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Spotlight

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United Way of the Piedmont recognized the outstanding outcomes produced by Project HOPE Foundation's Hope Reach program by awarding it the 2015 Program Excellence Award in Education.

 

 

 


AUTISM SPECTRUM DISORDER

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“Autism” (or “autism spectrum disorder” also known as “ASD”) refers to a disorder currently diagnosed through symptoms, which involve difficulties in social interaction, verbal and nonverbal communication and repetitive behaviors.

 

Until the May 2013 publication of the DSM-5 diagnostic manual, the autism spectrum included five distinct subgroups: autistic disorder, childhood disintegrative disorder, pervasive developmental disorder-not otherwise specified (PDD-NOS) and Asperger syndrome. Under DSM-5, all autism disorders are merged into one umbrella diagnosis of ASD.

 

Autism affects all racial, ethnic, and socio-enomic groups. However, it is 4-5 times more likely in boys than in girls.

 

Symptoms for autism typically appear between 10-18 months of age. Unfortunately, the average age of diagnosis is 4-years-old. A diagnosis is usually made by a developmental pediatrician. Typically, there is a waiting list for appointments to get this diagnosis.

 

The rate of autism has increased dramatically over the past two decades. When Project HOPE Foundation first started, the rate was 1 in 2,500. The current rate is 1 in 68 children, 1 in 42 boys. Although we now have better diagnostics and increased awareness, these improvements do not account for the marked increase.

 

About 33% of individuals with autism are nonverbal. Thankfully, many can be taught to communicate in other ways, including augmentative communication devices.

 

It is estimated that 50% of individuals with autism elope (wander away).  It is imperative to work on safety skills with this population.

 

People with autism have an increased risk of seizures. Additionally, many experience gastrointestinal issues, sleep disorders, sensory processing difficulties, and food sensitivities.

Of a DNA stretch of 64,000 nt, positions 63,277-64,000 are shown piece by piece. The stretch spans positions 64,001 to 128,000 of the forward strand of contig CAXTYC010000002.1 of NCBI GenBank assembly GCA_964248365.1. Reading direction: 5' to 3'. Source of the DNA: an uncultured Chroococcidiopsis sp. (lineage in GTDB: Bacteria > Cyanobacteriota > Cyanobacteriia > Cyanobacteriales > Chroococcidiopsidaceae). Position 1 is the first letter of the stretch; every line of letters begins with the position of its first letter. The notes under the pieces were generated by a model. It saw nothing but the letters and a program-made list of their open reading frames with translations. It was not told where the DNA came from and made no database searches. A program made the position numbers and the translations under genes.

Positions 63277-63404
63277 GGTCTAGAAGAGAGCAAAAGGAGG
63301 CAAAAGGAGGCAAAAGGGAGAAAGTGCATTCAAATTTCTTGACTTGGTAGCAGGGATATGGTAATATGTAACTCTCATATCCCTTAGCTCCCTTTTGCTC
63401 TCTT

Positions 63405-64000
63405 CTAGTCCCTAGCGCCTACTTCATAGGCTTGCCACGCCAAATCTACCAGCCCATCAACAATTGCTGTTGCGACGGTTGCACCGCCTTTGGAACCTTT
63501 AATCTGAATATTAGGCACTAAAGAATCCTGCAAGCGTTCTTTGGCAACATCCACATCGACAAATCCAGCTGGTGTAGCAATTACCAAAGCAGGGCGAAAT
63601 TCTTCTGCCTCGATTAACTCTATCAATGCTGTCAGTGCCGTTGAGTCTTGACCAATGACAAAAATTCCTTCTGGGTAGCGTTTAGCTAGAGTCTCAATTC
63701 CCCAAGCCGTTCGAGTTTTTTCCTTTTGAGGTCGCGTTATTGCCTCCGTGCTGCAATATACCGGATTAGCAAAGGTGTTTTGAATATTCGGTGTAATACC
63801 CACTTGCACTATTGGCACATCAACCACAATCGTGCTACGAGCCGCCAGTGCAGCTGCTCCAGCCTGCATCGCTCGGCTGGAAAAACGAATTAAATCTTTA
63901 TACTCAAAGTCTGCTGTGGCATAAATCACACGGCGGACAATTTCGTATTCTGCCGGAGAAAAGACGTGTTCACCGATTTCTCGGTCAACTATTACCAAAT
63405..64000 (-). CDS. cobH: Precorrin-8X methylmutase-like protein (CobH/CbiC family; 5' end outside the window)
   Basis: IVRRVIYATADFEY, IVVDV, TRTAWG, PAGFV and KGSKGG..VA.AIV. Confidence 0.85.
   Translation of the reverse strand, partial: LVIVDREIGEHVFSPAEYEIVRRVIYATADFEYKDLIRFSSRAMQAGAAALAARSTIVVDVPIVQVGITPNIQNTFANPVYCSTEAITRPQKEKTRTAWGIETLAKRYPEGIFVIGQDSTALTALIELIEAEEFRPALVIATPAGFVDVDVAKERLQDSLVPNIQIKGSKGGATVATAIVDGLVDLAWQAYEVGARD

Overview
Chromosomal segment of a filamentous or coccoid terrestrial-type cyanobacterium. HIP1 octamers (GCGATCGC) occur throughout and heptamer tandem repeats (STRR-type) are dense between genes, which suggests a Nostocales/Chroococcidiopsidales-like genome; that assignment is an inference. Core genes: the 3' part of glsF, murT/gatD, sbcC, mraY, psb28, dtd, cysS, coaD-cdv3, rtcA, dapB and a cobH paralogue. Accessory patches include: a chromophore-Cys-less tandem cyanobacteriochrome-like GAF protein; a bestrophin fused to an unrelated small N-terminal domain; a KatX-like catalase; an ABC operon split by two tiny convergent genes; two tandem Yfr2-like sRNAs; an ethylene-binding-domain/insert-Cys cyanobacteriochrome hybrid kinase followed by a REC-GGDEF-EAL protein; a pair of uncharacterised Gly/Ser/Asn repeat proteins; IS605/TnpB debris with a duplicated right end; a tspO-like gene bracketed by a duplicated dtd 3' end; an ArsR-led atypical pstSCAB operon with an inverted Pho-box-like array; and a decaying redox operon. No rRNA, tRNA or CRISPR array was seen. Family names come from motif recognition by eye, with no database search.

News & Events

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The night began with the poised and commanding presence of a young adult with autism who once banged his head against concrete floors. It closed with beautifully enunciated words delivered by a young man who was speechless until the age of eight.

 

In between was a steady stream of extraordinary “ordinary moments.” 

 

Tiny elves jingled bells and smiled out with joy at the 300+ spectators in the audience – a sight for which it is impossible to prepare. A set of reindeer hokey pokied their way into our hearts and we saw bravery in action as composure was quickly gained despite emotional upheaval. Children, who once paid no attention to other people beamed at their families, festooned as happy Christmas trees. Preschoolers just learning gross motor skills line danced across the stage and lassoed our attention with their snazzy cowboy costumes and fancy footwork. First graders who are just emerging verbally stepped up to the microphone to tell jokes and worked the crowd like vaudeville pros. A class made Santa appear before our very eyes – as we watched in amazement at their equally magical ability to wait and to take turns. A group who is learning social skills along with their academics demonstrated a range of emotions, including a blue Elvis, a distant girlfriend, and a cheerful Christmas tree– and actually held hands to take their bow! Second and third graders conveyed their memorized lines with perfect timing, tugging on a stuck Santa and collapsing on the floor on cue, all without losing self-control. 4th and 5th graders with sensory issues donned storm trooper masks and handled light sabers. Another group of 4th and 5th graders caroled us with bells, never losing their composure even when a bell slipped away. A K5/1st grade group, some with autism and some without, blessed us with their acapella rendition of “Let There Be Peace On Earth,” with synchronized sign language and sincerity shining on every face.

 

Hope abounded tonight.


EMPTY INK AND TONER CARTRIDGES =
FUNDING FOR SERVICES

We are excited to be working with US Recycling to benefit the environment and support our programs.   We are seeking corporate sponsors to donate and recycle empty ink and toner cartridges on our behalf. We will earn cash for qualifying ink and toner cartridges that are returned to US Recycling. If you are interested in supporting this project, click here to email us or click here to register online to donate.

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